"Well, I've worried some about, you know, why write books ... why are we teaching people to write books when presidents and senators do not read them, and generals do not read them. And it's been the university experience that taught me that there is a very good reason, that you catch people before they become generals... and presidents and so forth and you poison their minds with ... humanity, and however you want to poison their minds, it's presumably to encourage them to make a better world." Kurt Vonnegut

"I think the devil doesn't exist, but man has created him, he has created him in his own image and likeness." Fyodor Dostoyevsky

"Don't classify me, read me. I'm a writer, not a genre." Carlos Fuentes

The One Book to read on Veterans Day / Remembrance Day

If there is a single book that one ought to read on this Veterans Day / Remembrance Day, then it ought to be the All Quiet on the Western Front, by Erich Maria Remarque. You will gobble it up and ask for more. In which case go for The Road Back, Arch of Triumph, A time to Love and a Time to Die, Three Comrades, and The Black Obelisk, by the same author.

"But now, for the first time, I see you are a man like me. I thought of your hand-grenades, of your bayonet, of your rifle; now I see your wife and your face and our fellowship. Forgive me, comrade. We always see it too late. Why do they never tell us that you are poor devils like us, that your mothers are just as anxious as ours, and that we have the same fear of death, and the same dying and the same agony--Forgive me, comrade; how could you be my enemy?"

"He fell in October 1918, on a day that was so quiet and still on the whole front, that the army report confined itself to the single sentence: All quiet on the Western Front. He had fallen forward and lay on the earth as though sleeping. Turning him over one saw that he could not have suffered long; his face had an expression of calm, as though almost glad the end had come."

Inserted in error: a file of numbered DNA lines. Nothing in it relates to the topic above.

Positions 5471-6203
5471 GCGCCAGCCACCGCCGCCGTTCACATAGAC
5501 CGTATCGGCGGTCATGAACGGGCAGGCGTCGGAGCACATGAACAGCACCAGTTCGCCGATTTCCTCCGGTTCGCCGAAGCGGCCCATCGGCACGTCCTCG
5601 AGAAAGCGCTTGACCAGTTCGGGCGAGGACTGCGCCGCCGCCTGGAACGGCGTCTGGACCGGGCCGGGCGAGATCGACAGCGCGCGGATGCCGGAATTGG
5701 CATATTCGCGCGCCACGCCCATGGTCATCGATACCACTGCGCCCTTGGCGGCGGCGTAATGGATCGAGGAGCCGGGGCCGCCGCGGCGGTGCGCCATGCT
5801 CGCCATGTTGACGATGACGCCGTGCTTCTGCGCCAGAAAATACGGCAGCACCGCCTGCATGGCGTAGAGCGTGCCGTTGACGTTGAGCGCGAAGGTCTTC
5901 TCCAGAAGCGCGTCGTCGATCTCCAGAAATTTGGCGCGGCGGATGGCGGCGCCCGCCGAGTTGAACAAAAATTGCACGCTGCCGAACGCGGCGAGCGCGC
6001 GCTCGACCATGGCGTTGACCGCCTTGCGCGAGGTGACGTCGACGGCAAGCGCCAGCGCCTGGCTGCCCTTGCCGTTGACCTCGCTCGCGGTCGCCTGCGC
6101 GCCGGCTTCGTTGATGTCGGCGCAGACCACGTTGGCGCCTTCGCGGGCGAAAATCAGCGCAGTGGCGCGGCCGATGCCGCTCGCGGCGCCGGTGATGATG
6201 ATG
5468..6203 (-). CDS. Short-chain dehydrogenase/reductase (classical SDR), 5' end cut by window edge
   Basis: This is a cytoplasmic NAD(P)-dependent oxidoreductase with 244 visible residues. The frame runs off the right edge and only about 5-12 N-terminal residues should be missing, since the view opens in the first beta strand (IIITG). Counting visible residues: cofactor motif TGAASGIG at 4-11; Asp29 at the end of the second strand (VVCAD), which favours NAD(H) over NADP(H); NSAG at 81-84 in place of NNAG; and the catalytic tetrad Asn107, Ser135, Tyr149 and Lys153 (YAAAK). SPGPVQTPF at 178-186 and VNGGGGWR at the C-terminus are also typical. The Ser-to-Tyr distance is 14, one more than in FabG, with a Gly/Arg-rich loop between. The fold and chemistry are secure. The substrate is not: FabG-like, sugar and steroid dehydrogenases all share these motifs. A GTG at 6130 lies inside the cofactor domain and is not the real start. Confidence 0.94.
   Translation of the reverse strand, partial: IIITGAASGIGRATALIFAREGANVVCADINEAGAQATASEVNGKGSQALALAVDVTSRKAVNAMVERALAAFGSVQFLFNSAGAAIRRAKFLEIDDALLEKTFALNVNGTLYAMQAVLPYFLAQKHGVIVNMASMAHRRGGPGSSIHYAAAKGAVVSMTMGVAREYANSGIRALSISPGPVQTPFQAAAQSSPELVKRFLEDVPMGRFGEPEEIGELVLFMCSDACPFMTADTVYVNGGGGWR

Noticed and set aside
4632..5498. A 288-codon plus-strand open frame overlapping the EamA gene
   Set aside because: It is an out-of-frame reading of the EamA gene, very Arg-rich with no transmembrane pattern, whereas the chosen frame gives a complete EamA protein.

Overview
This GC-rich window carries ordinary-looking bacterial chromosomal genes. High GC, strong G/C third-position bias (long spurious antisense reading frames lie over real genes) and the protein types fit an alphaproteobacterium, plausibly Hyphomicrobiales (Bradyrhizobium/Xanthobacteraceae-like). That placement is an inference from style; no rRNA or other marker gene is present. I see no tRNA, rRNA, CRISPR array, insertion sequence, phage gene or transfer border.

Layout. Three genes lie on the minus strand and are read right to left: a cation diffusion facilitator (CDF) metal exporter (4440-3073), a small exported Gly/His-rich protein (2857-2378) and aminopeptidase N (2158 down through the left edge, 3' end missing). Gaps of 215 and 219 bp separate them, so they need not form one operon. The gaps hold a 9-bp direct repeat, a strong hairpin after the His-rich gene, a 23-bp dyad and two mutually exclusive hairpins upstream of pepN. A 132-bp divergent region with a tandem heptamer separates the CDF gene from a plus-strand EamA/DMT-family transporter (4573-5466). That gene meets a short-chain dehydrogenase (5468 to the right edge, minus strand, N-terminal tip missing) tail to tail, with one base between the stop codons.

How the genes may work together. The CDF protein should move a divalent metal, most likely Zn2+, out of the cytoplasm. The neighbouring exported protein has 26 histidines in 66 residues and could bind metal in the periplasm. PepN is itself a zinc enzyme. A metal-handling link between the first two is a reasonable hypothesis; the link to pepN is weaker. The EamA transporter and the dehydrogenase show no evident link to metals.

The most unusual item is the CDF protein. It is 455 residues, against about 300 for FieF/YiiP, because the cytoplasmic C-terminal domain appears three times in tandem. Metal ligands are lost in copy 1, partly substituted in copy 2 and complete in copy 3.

Erich Maria Remarque, All Quiet on the Western Front


The Lost Russian Tsar, one of the CIA's greatest ass[ets]

"Colonel-General Michael Goleniewski is widely credited as being one of the most important Western agents ever to have operated within the Soviet KGB and its satellite agencies. He was the vice chairman of Communist Poland's military intelligence when he escaped to the West in 1960, bringing thousands of Top Secret Soviet documents as well as information identifying hundreds of highly placed Soviet agents in western governments and intelligence agencies. Among the important communist agents Goleniewski exposed were Kim Philby, George Blake, Gordon Lonsdale, Morris and Lona Cohen, Henry Houghton, Ethel Gee, and Stig Wennerström. So strategic, timely, and reliable were his revelations that the House of Representatives of the 88th Congress passed House Resolution 5507 to honor Goleniewski's exceptional contributions to American security."

"Goleniewski later made the claim that he was Tsarevich Alexei Nikolaevich, who, by most accounts, was killed with his family by Bolsheviks at Ekaterinburg, Russia on 17 July 1918. Goleniewski claimed that Yakov Yurovsky, one of the assassins, saved the family and helped them to escape. The whole family supposedly traveled to Poland via Turkey, Greece, and Austria. According to his story, the family lived in hiding in Poland. As author Guy Richards (one of Goleniewski's supporters) has pointed out, he was not the first Tsarevich Alexei cliamant to emerge from Poland; several decades earlier, in 1927, a pretender named Eugene Nicolaievich Ivanoff had appeared from the same part of that country and generated a brief flurry of publicity in Europe and North America.

Tsarevich Alexei, who was born in August 1904, was a haemophiliac. Goleniewski, whose identity card gave his date of birth as 1922, making him eighteen years younger than the Tsarevich, claimed that the haemophilia made him appear younger than he really was and he had been "twice a child." He claimed that his haemophilia had been confirmed by Dr. Alexander S. Wiener, who had co-discovered the Rh factor in human blood. This claim was never confirmed.